I went to see an old friend’s band last week and ended up staying through the end of the night to see not only my friend’s band but the stylishly suited opener and the final band on the bill, a young Brooklyn outfit called Apollo Run. No offense to the first two bands, who delivered the kind of fine, traditionally rocking sets I’ve come to expect of them, but I want to focus on Apollo Run.
As they started their set with some mellow songs along the lines of the first YouTube clip here, loaded with rug harmonies, I was both impressed by the band members’ ability to harmonize on nonsense syllables and a bit bugged by the fact that some of the songs reminded me of that Fleet Foxes appearance on Saturday Night Live last fall. As with Fleet Foxes, I was impressed by how deftly and specifically Apollo Run bugged me that way I was bugged by rug pioneers like Crosby, Stills & Nash. I thought there was a point when I would live long enough to never have to hear a certain type of music again, but I was wrong. Rug harmonies are back.
Then the band began to loosen up a bit. Their opening song’s promise of some Police-like dynamics resurfaced along with more rocking dramatics along the lines of Queen and poppier late-period prog bands, like Asia or something (super-cute, engaging singer/keyboardist/guitarist/trumpeter John McGrew would have killed leading a progressive arena band from the late-’70s). More modern influences, surely, came to the fore, influences I could not identify if my life depended on it. They were so anthemic and “1980s,” at times, that I had visions of young, buzz-cutted Tom Cruise and Val Kilmer high-fiving over their soaring harmonies. It was terrifying, but it made me regret some of what I might have missed out on during my too-cool-for-school youth.
Although I couldn’t say I liked the band’s music, at this point, I was fascinated by their technical skill, their musical scope, and their enthusiasm as performers. The sparse audience at this time was composed primarily of old farts who came to celebrate the 4-chords-and-a-cloud-of-dust approach of the first two bands, but a couple dozen dropped, sagging jaws weren’t going to throw McGrew and his bandmates, drummer Graham Fisk and bassist Jeff Kerestes, for a loop. The trio kept bringing it, kept reaching out to the small, confused crowd and inviting all smiles and comments from the crowd, with full confidence that audience response of any form could be turned into audience appreciation.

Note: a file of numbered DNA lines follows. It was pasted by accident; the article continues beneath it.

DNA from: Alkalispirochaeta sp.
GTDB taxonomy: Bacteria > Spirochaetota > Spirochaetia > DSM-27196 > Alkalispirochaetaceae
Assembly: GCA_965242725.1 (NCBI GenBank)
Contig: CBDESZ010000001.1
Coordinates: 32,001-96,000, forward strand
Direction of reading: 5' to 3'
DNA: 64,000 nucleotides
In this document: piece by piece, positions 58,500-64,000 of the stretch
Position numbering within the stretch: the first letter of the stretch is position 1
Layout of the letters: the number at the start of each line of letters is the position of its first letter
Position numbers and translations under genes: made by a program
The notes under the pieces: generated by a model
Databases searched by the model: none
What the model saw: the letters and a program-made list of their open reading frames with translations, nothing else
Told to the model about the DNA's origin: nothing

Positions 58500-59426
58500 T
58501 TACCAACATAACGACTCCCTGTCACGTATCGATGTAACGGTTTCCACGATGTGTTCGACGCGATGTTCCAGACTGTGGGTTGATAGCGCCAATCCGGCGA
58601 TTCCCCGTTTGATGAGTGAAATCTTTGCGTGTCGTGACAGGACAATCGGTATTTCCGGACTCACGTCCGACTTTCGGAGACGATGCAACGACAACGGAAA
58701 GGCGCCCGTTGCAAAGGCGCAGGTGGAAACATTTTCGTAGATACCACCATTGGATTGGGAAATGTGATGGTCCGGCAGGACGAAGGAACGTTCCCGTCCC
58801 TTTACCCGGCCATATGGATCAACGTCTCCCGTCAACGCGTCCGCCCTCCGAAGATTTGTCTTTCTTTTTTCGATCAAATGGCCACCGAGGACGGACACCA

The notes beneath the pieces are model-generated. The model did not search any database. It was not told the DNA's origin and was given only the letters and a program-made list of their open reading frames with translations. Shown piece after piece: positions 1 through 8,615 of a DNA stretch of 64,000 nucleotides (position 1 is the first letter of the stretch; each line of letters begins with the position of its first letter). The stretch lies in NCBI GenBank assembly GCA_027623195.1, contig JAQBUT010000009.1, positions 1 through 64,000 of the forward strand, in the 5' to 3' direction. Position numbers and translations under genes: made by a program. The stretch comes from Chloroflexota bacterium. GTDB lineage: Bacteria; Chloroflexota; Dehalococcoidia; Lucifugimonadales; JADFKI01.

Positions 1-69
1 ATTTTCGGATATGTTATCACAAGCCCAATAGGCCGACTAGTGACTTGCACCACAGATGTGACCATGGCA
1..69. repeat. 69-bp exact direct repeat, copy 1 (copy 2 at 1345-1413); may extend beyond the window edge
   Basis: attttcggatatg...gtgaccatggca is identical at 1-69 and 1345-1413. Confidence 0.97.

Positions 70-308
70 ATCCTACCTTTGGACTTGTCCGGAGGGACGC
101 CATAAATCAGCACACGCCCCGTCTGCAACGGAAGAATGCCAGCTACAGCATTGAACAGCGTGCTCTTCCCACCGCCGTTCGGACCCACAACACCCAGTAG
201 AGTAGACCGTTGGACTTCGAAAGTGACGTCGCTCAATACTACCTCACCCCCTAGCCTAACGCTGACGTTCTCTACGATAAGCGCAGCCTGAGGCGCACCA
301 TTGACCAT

And it worked! I figured they came out of some performing arts school; they were like an indie-rock Glee. We celebrate Mach Schau here in the Halls of Rock, and here was a case of just that. In the final third of the band’s set Kerestes progressively transformed his bass into a lead instrument and beyond. Out of nowhere a screaming fuzz-guitar solo would be sounded…from his bass. At one point he did some two-fisted hammer-ons that Eddie Van Halen would have died to pull off. While pulling off these Les Claypool-worthy flights of fancy he kept grounded and within the orchestration of the songs, with the somehow gentle touch Chris Squire provided in his most seemingly over-the-top parts for Yes.
It was a fascinating display by all three members of Apollo Run, and they ended the night by hopping off the stage to do some acapella-hambone routine with the 15 or so of us who remained at show’s end. I’m still not sure how much I’d be comfortable hearing the band’s music out of context (but try it below—they actually manage to pull off a lot of their qualities in the studio), but they were fantastic and deserve to be more successful than most bands I see. Go, Apollo Run!